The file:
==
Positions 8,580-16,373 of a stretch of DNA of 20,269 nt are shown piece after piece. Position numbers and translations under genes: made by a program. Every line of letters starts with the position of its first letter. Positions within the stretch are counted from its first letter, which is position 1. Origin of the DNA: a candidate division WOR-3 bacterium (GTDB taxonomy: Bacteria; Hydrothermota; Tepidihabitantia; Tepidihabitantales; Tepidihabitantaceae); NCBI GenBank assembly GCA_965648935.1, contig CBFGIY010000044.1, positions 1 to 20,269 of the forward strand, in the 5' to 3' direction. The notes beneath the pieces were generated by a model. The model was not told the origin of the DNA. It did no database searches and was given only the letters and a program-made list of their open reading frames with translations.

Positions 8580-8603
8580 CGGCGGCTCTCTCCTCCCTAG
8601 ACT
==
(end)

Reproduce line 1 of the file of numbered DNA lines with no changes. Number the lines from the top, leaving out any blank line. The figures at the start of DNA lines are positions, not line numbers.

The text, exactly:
Positions 8,580-16,373 of a stretch of DNA of 20,269 nt are shown piece after piece. Position numbers and translations under genes: made by a program. Every line of letters starts with the position of its first letter. Positions within the stretch are counted from its first letter, which is position 1. Origin of the DNA: a candidate division WOR-3 bacterium (GTDB taxonomy: Bacteria; Hydrothermota; Tepidihabitantia; Tepidihabitantales; Tepidihabitantaceae); NCBI GenBank assembly GCA_965648935.1, contig CBFGIY010000044.1, positions 1 to 20,269 of the forward strand, in the 5' to 3' direction. The notes beneath the pieces were generated by a model. The model was not told the origin of the DNA. It did no database searches and was given only the letters and a program-made list of their open reading frames with translations.